In an effort to parry this thrust, the petitioner protests that he thought Massachusetts was no longer seeking to prosecute him once he had completed serving his Texas sentence. That protest rings hollow. If, in fact, the petitioner harbored any such impression, he easily could have checked with the proper authorities (or with his own lawyer, for that matter) to verify the accuracy of his belief. Instead, he chose to keep a low profile, apparently hoping that the indictment would die of old age.9 Such a strategy is tailored to frustrate, not further, the goal of a speedy trial. Courts should be very hesitant to reward a defendant who, like the petitioner, has gambled with his speedy trial right and lost. See Look v. Amaral, 725 F.2d 4, 6-8 (1st Cir. 1984); see also Aguirre, 994 F.2d at 1457 ("The Speedy Trial Clause primarily protects those who assert their rights, not those who acquiesce in the delay....").
In sum, the record is clear that the petitioner failed to seek a speedy trial with anything remotely approaching diligence. This counts significantly in the speedy trial calculus. See United States v. Bergfeld, 280 F.3d 486, 488 (5th Cir. 2002). To make a bad situation worse, the petitioner's actions actually delayed any possibility of a trial. He spent over two years evading the authorities after charges were first filed against him, and then, once he was released from jail in Texas, he spent fifteen months outside Massachusetts without contacting the authorities. Even after the Commonwealth apprehended him and got the case back on track, the petitioner caused a further delay of almost seven months in order to prepare his defense. This period, too, is on his tab. See Hakeem, 990 F.2d at 765 (finding that "unreadiness to proceed to trial" counted against the defendant even when he explicitly asserted his speedy trial right).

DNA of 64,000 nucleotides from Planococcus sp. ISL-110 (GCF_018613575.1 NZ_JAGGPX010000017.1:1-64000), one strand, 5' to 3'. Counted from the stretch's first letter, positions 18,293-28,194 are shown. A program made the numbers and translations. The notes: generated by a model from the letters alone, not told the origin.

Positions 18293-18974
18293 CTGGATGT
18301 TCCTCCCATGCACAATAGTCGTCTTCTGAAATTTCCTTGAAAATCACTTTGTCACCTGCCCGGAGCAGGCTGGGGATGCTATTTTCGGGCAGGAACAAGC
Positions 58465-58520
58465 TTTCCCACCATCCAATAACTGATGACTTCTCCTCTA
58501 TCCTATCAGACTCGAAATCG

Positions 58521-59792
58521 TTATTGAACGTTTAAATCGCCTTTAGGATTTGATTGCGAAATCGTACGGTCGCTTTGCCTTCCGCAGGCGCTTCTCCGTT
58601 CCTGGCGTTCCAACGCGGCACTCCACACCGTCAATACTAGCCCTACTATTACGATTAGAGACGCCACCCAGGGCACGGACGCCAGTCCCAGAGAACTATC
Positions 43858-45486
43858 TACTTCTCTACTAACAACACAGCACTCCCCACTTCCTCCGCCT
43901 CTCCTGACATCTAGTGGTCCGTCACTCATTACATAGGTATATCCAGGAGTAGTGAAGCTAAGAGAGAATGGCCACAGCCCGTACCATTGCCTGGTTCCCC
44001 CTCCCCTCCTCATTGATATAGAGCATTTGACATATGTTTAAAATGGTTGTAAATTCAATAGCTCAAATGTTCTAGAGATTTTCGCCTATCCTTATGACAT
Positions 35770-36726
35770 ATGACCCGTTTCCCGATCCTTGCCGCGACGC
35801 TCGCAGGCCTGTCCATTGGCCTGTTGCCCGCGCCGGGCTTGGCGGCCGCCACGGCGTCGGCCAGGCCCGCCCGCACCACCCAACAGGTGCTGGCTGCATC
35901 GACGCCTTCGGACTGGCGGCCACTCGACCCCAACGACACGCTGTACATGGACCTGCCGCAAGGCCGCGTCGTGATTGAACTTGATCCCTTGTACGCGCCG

To say more on this point would be supererogatory. Bearing in mind that any assertion of speedy trial rights "must be viewed in the light of [the defendant's] other conduct," Loud Hawk, 474 U.S. at 314, the third Barker factor militates strongly against the petitioner.
The fourth Barker factor deals with the degree to which the passage of time has caused undue prejudice to the defendant. The most prevalent form of prejudice involves the extent to which the passage of time has hampered the preparation and presentation of a defense. See id. at 532. Although this seems self-explanatory, the inquiry is more complicated than simply matching delay with prejudice. To the extent that a defendant bears responsibility for causing periods of delay — such as when he goes to ground in an effort to evade prosecution — any prejudice resulting therefrom is his own fault and cannot redound to his benefit. See Aguirre, 994 F.2d at 1456 n. 3. Consequently, under this branch of the prejudice rubric, we focus on the question of whether the delays attributable to the state compromised the preparation or presentation of the defendant's case.
We first address the petitioner's principal contention: that prejudice must be presumed. Before we reach the merits of this argument, however, we must deal with a threshold question. In the absence of a waiver or some other extraordinary circumstance, a federal court's habeas jurisdiction over a petition filed by a state prisoner extends only to claims that have first been presented to the state courts. Rose v. Lundy, 455 U.S. 509, 515, 102 S. Ct. 1198, 71 L. Ed. 2d 379 (1982); Nadworny v. Fair, 872 F.2d 1093, 1095 (1st Cir. 1989); 28 U.S.C. §§ 2254(b)-(c). In this instance, the Commonwealth asserts that the "presumptive prejudice" claim is unexhausted (and, therefore, not justiciable) because the petitioner did not present it "face-up and squarely" to the state courts. Martens v. Shannon, 836 F.2d 715, 717 (1st Cir. 1988). We do not agree.